5 Financial Mistakes You Might Be Making Right Now
Here are five of the most common money mistakes people make – and how to avoid them.
It can be hard to know when a financial choice you’re making is the right one, especially if you have competing priorities and sometimes limited financial resources. Here are five common financial traps people often find themselves in and tips on how you can avoid them.
Mistake No. 1: Not Saving Enough for Retirement
When you’re just starting out, retirement feels like it’s far away – something you don’t need to worry about until you’re much older. The truth is, while the specifics of what retirement looks like for you may be constantly evolving, having the financial resources to make that future a reality starts while you’re young. Building good savings habits and taking advantage of the power of compounding can make your financial journey a lot smoother.
Baird recommends: Pay yourself first – with every paycheck, take a percentage (say, 10%) and move it to a savings or retirement account right away. By using automatic deposit, you don’t even give yourself the opportunity to spend it on less important priorities.
Mistake No. 2: Relying on Credit Cards in a Jam
The convenience of credit cards has made them a virtual necessity in modern life – just try to rent a car or book a hotel room without one. But while they can be a useful tool for building up your credit score, misusing them – especially when money gets tight – can lead you down a dangerous path: In solving for an immediate problem, you’re pushing the expense down the road and compounding it with interest.
Baird recommends: Start building an emergency fund as soon as you can to give yourself a cash buffer during lean times. Try to save enough to cover all your must-have expenses (think housing, food and transportation) for as long as you think it might take to replace that missing income. Building an emergency fund could keep you from avoiding the trap of revolving credit card debt in the first place. And speaking of credit cards…
Mistake No. 3: Paying the Minimum on Your Credit Card Bill
Imagine putting a $1,000 flat-screen television on your credit card. If you pay off your entire bill at the end of the month, that TV will only have cost you $1,000. But let’s say you only make the minimum monthly payment on your bill. By the time you finish paying it off, it could end up costing you $1,500 or more – which is $500 that could have been better spent or put toward your retirement.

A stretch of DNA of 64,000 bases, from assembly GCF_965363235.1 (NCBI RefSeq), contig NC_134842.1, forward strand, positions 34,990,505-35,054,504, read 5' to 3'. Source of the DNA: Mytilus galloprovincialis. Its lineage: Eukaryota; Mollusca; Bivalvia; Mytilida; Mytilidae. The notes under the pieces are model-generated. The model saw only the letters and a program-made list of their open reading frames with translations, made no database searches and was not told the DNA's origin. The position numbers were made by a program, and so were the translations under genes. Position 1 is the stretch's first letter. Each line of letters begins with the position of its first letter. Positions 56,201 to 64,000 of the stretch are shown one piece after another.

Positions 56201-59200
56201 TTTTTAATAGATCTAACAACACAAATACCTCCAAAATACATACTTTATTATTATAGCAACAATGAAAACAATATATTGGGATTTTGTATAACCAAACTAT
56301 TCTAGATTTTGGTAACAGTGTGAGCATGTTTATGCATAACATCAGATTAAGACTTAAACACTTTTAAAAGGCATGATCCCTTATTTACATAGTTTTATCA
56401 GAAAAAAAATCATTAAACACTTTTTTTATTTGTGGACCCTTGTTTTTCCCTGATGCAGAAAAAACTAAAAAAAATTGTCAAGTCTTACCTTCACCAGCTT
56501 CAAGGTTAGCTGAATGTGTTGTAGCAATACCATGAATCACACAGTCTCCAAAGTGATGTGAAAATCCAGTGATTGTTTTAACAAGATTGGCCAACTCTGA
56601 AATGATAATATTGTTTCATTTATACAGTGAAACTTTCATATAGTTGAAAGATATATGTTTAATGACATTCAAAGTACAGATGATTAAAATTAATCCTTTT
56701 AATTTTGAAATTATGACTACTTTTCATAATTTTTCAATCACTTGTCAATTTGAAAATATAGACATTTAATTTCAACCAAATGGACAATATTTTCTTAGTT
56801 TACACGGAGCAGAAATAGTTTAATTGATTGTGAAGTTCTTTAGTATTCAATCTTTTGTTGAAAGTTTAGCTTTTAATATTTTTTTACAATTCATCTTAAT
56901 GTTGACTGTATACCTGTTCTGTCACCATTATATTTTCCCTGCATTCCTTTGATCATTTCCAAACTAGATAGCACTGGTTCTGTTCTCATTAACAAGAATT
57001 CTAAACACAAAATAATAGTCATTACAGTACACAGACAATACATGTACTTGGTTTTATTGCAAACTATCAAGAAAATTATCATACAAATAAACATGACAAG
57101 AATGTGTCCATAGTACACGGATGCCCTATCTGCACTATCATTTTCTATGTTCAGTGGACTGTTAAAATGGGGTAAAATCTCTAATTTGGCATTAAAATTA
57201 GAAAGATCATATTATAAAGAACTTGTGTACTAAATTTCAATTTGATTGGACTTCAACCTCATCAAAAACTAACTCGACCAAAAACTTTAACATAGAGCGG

Baird recommends: Use credit wisely by only charging what you can afford to pay in cash. By paying off your bill every month, you can earn rewards points without accruing interest. If you already find yourself carrying over credit card debt from month to month, start building a plan to eliminate that debt once and for all.
Mistake No. 4: Taking Early Distributions from Your Retirement Plan
If you need more cash than you currently have available, you might be tempted to tap into your retirement account for a loan. If you’re younger than 59½, that can be a mistake for multiple reasons. First and foremost, you’ll likely pay a penalty to withdraw those funds – 10% for the IRS plus state and local tax on the distribution. Beyond that, you’re diluting the power of compounding and reinvestment: Even if you do ultimately replace what you withdraw, you’ll miss out on any income that money could have made for you had you left it alone.
Baird recommends: Beyond identifying other potential sources of income, there are steps you can take to minimize the financial hit from a retirement plan withdrawal. Generally you can withdraw from your retirement account without penalty so long as you put the amount in a similar retirement account within 60 days. You also might avoid this penalty if you use the distribution for certain expenses, such as for higher education or to purchase a first home. And remember, if you’re 50 or older, you’re allowed to “catch up” on your retirement savings by contributing an additional $6,000 to your 401(k) and $1,000 to your IRAs.
Mistake No. 5: Being Lax With Your Personal Information
Having your identity stolen can result in a full range of serious consequences, from drained bank accounts to credit disputes to long conversations with the IRS and the Social Security Administration. While there’s no way to be completely safe in an increasingly online world, ignoring the risks won’t protect you from danger.
Baird recommends: Do what you can to keep your private information private, including shredding documents that contain account numbers or other personally identifiable information, creating unique passwords for each online account and staying safe from phishing attacks. Also, be sure to ask how companies you do business with are protecting your personal and account information.
Wise financial planning is all about knowing what you want your future to look like and making smart and informed choices to get there. You can count on your Baird Financial Advisor to always be there to provide thoughtful guidance that’s right for your circumstances.
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